Imagine if it was possible to drive a car without worrying about polluting the atmosphere, and what you were contributing to climate change. Imagine a country without gas stations, and without dependence on fossil fuels. Imagine more American jobs.
Anyone who has made a commitment to living in an environmentally responsible manner has confronted the difficulty of everyday choices. As one of the first design professionals to embrace green design in the 1980s, I’ve seen huge changes in the building industry, and in the marketplace for sustainable goods and services. As a passionate environmentalist, I’m heartened by the number of manufacturers who are responding to the demands of their customers by making better, greener products available.
I first wrote about electric cars in October, 2012. After highlighting a number of cars available at that time (the Chevrolet Volt, the Nissan Leaf, the Mitsubishi i-MIEV), I ended with a promise: that my next car would be an electric one.
I’ve kept that promise. I’m now the owner of a new Tesla Model S. I made that choice for a few good reasons, most of them outlined in the first paragraph of this post. Like other writers on this topic have said, I never would have spent this much for a car without Tesla’s advanced technology. I’ve driven a Toyota Prius for some time, and appreciate that hybrid car for what it offers. My new Tesla takes electric technology to the next level.
Here are a few things I considered in making my decision:
1. Zero Emissions and no fossil fuels: This car is 100% free of pollutants, and frees us from dependence on foreign oil sources.
2. Quick recharging capability: A Tesla can be 50% recharged in 20 minutes, and 80% recharged in 40 minutes. If you’re driving a long distance, you can recharge at a supercharger station in the amount of time it takes to grab a cup of coffee and take a comfort break. And with its extensive range (up to 300 miles), most recharging happens overnight. Other electric cars can take hours to charge.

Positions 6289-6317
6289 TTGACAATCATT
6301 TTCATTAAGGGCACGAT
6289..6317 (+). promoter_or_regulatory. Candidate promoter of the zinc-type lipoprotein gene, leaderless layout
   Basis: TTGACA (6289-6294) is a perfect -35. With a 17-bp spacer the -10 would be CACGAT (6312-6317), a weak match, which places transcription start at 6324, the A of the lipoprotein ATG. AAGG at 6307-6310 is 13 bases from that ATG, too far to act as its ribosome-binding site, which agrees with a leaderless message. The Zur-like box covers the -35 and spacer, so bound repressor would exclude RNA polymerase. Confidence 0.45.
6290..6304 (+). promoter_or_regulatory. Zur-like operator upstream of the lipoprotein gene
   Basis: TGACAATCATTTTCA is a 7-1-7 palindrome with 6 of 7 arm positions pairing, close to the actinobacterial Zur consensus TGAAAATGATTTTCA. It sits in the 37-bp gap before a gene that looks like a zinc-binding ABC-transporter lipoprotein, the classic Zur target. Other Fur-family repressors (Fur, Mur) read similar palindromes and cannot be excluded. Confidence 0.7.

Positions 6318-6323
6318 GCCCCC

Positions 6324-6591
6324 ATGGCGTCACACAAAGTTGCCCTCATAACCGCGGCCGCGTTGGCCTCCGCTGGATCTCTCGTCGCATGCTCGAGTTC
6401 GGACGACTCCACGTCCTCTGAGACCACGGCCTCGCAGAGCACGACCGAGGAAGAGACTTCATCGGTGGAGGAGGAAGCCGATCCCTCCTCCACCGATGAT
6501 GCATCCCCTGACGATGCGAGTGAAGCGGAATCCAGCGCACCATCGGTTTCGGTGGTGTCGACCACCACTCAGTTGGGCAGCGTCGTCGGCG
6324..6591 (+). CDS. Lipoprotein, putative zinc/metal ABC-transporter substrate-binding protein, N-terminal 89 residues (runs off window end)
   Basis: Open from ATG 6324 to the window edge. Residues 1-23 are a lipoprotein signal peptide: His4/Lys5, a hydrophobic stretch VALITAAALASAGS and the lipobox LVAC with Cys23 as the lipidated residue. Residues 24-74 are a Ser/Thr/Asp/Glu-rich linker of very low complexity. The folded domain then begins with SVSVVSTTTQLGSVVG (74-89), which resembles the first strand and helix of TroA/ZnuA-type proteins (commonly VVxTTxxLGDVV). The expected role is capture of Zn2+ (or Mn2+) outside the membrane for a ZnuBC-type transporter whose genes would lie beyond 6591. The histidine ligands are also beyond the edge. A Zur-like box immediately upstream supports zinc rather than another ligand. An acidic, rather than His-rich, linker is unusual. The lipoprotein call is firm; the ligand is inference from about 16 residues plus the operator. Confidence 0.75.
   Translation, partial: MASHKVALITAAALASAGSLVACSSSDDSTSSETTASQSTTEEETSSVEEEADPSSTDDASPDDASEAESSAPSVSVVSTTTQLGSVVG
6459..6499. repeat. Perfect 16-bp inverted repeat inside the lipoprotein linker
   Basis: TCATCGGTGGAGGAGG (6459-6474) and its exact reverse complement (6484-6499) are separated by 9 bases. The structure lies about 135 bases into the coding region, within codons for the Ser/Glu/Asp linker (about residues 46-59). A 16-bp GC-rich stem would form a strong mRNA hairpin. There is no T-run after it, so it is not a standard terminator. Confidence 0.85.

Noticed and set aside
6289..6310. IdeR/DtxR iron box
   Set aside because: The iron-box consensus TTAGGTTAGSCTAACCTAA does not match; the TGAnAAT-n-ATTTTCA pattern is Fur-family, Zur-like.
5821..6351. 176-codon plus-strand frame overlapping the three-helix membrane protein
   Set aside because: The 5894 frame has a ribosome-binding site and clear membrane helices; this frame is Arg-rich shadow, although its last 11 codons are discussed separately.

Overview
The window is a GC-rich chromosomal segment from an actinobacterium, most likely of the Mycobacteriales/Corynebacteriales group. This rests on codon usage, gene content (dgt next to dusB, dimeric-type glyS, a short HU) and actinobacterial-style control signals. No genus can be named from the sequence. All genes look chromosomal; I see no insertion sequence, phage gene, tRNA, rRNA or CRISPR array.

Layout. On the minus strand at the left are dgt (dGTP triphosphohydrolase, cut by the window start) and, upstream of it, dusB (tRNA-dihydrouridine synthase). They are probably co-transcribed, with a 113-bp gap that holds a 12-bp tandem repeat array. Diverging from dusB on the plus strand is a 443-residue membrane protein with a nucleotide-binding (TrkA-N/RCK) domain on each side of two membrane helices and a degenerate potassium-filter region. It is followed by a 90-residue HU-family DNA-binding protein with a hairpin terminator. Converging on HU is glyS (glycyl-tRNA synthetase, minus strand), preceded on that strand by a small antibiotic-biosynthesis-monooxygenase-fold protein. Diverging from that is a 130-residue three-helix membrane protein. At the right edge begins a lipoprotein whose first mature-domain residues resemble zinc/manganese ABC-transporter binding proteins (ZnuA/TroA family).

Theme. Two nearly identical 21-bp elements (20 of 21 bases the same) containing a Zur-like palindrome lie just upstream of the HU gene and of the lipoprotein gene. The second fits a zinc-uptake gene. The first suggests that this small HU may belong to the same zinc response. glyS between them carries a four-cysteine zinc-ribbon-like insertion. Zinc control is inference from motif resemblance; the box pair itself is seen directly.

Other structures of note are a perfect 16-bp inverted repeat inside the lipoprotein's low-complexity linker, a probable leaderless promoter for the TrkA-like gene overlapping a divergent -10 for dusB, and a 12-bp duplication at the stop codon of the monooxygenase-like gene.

3. It’s Extremely Safe: With all the weight in the floor where the batteries are, the car’s center of gravity is very low, making it safer than many other vehicles.
4. It’s Recyclable: The car’s battery and motor use no rare earth minerals, and the car frame and body are recyclable aluminum. The battery pack is recyclable, too: One of the criticisms of electric vehicles is that a battery pack, once exhausted, becomes waste. But there is a growing aftermarket for these batteries in static energy storage application. That will only grow in the months and years to come.
5. It’s Made in America: The Tesla Model S is made in Fremont, California, at a defunct plant once operated as a joint venture between Toyota and General Motors. At the time of my first post on electric cars, Tesla had 3,000 employees. Today, that number has grown to almost 6,000. I like knowing I’m supporting American jobs.
Other than the Tesla, you might consider the Chevrolet Volt, the Smart ForTwo Electric, the Nissan Leaf, or the Mitsubishi i-MIEV.
It’s true that charging your car on the electric grid means that the environmental cost is transferred to the utility company. But battery powered cars are more efficient at converting energy into transportation. My Model S can travel almost 300 miles on a single charge of its battery, which equates to less than three gallons of gas.
We may not have perfect solutions to all our automobile-based problems yet, but supporting new technology is one way to ensure that someone is working on the issues.